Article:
Taxi killings: Western Cape transport MEC mulls closing some routes as death toll rises

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  • The Western Cape government is considering closing the Paarl to Bellville taxi route. 
  • This after violence over the route flared up again on Tuesday, with three people being killed. 
  • The Transport MEC Daylin Mitchell gave taxi associations until Friday to respond to a gazette on his intention to close the route. 

Western Cape Transport MEC Daylin Mitchell has gazetted his intention to close the taxi route between Paarl and Bellville as killings associated with the dispute of taxi routes escalate. 

"After consultation with the relevant planning authorities, I have decided to declare the Bellville and Paarl areas as high risk in respect of taxi violence," he stated in the notice which was published on 9 July. 

Mitchell intends to close route B97.

He may also close ranks associated with the route as far afield as Mfuleni and suspend operating licences and permits for minibus taxis on it.

In addition, outside transport services could be brought in to service the route until the situation is resolved. 

READ | Cape taxi wars: Services to resume following agreement with bosses

"This untenable situation is compromising peace and stability within the minibus taxi industry and could result in further incidents of violence, damage to property and the potential loss of human lives," Mitchell said in the gazette.

Motivating his decision, he added most of the incidents of violence have occurred at the Bellville Public Transport Interchange and taxi ranks in Mbekweni, greater Paarl.

Associations affiliated with the Cape Amalgamated Taxi Association (Cata) and Congress of Democratic Taxi Associations (Codeta) will be the most affected.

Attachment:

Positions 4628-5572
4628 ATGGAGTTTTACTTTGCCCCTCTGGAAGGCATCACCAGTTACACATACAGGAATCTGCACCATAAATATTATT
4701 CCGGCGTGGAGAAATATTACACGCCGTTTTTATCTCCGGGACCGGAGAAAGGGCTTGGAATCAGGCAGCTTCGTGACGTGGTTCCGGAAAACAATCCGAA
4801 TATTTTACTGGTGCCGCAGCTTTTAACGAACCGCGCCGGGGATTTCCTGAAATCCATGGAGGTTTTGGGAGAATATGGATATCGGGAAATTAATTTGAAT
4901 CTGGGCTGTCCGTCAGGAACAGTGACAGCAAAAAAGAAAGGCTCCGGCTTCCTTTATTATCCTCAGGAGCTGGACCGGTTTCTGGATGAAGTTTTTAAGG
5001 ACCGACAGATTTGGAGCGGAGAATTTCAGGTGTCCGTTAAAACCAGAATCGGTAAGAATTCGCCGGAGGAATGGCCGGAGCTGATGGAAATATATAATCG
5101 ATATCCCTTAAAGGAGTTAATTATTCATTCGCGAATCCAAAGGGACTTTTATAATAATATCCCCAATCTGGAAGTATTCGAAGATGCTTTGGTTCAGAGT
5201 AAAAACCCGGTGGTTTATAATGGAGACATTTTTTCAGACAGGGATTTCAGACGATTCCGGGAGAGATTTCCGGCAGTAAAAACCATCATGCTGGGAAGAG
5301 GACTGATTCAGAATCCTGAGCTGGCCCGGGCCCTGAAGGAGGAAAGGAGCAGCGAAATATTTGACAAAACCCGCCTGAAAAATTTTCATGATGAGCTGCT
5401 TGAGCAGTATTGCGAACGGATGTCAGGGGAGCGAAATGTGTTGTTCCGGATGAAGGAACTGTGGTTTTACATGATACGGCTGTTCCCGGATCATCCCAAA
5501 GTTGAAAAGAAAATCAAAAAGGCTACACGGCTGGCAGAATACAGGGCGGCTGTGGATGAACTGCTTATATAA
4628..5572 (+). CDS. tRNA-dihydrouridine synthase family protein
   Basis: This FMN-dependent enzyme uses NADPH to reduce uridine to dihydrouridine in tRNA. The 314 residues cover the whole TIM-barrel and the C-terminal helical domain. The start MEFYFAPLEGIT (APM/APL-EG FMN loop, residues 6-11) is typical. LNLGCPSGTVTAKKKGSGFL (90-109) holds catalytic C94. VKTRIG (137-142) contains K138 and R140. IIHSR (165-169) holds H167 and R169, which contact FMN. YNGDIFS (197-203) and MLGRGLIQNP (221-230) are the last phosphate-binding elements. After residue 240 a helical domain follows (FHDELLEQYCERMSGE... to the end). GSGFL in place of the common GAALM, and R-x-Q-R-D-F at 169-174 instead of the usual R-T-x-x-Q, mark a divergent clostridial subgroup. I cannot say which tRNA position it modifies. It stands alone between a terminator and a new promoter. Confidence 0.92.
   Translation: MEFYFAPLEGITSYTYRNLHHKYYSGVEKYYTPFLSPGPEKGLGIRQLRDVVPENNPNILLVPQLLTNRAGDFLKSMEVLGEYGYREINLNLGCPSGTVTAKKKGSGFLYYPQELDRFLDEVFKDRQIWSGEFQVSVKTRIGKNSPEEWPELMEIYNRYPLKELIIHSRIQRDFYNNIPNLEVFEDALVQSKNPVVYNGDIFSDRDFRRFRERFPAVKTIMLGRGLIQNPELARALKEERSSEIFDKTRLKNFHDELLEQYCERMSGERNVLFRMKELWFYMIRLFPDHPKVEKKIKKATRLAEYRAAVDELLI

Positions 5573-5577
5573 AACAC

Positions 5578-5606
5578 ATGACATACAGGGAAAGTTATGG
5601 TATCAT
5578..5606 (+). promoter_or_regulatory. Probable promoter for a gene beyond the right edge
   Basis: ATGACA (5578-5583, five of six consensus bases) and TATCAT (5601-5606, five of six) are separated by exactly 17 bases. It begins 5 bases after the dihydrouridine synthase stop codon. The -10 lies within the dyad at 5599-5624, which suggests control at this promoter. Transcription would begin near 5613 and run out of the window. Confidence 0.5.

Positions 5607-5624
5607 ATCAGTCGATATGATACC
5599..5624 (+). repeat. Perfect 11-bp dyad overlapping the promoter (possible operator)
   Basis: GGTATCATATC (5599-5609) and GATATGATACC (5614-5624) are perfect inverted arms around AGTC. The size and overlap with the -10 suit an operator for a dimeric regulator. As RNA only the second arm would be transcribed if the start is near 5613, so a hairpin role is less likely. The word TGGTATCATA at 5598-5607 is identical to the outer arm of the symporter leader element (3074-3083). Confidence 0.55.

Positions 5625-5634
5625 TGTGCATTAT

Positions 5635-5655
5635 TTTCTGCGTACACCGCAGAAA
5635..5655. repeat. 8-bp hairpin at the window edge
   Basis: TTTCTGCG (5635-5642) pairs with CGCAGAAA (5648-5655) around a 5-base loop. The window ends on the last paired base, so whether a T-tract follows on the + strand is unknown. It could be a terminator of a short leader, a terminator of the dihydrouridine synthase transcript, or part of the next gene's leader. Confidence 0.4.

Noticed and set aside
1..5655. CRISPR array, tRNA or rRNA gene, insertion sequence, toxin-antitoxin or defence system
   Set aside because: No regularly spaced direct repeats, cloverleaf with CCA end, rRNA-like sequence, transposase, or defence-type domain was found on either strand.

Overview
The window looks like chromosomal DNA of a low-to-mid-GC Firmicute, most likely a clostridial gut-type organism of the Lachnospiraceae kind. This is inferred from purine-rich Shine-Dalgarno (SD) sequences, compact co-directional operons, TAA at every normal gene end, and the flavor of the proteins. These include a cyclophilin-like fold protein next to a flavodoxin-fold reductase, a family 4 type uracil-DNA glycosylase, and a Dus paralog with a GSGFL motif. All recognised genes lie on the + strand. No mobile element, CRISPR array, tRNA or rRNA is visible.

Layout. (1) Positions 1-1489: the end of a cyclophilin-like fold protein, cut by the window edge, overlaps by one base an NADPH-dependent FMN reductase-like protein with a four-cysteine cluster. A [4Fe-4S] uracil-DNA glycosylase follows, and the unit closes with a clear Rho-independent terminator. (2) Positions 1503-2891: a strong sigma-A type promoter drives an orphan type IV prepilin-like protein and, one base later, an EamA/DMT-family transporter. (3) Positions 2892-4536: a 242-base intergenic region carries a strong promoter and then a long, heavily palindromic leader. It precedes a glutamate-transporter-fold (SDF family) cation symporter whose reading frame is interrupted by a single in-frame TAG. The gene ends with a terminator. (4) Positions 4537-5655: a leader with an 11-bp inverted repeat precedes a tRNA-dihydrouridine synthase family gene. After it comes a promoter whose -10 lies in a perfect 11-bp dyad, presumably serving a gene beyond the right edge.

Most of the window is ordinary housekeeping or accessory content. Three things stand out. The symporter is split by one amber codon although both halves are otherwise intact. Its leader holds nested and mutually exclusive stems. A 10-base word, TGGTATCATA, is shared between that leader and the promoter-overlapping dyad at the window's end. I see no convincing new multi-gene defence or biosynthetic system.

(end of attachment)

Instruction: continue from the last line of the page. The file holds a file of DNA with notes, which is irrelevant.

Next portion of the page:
Mitchell said at a press briefing on Tuesday that 76 people have been killed in route disputes despite ongoing arbitration.

He added he felt the situation had degenerated to such an extent that commuter safety could not be guaranteed. 

On 5 July, several violent incidents occurred in Mbekweni between Cata and Codeta.

Most took place at the Mbekweni taxi rank situated in Mohajane Street, as well as the informal taxi rank located at the Shoprite Midway Centre.

According to reports, several operators belonging to Cata allegedly prevented members of the Paarl Alliance Taxi Association from transporting commuters. 

Between 5 and 7 July, seven people were killed, including commuters. 

On Tuesday, another three people were killed.

More than 40 people have also been injured since January due to the conflict. 

READ | High level talks to get under way in Western Cape following deadly spate of taxi shootings

Mitchell said associations had signed a peace agreement last week, yet there was still more violence.

In the meantime, many commuters had to make other arrangements to get to work, at great financial cost. 

Chane Michella Kleinsmith told News24 she could not get to work from Kraaifontein and had to spend R70 on alternate transport. 

This meant she was also late for work. 

Earlier, a Nyanga resident speaking on condition of anonymity said people had to walk as far as Borcherds Quarry to get transport after taxis stopped operating in the area following Tuesday's shootings. 

Mitchell said independent arbitration was always available to the associations. 

They have until 12 July to comment, and Mitchell will decide on what to do. 

Western Cape police commissioner Lieutenant-General Thembisile Patekile said at a press briefing on Tuesday he had asked for the urgent results of ballistics tests on weapons seized in recent arrests to establish whether they were linked to the shootings. 

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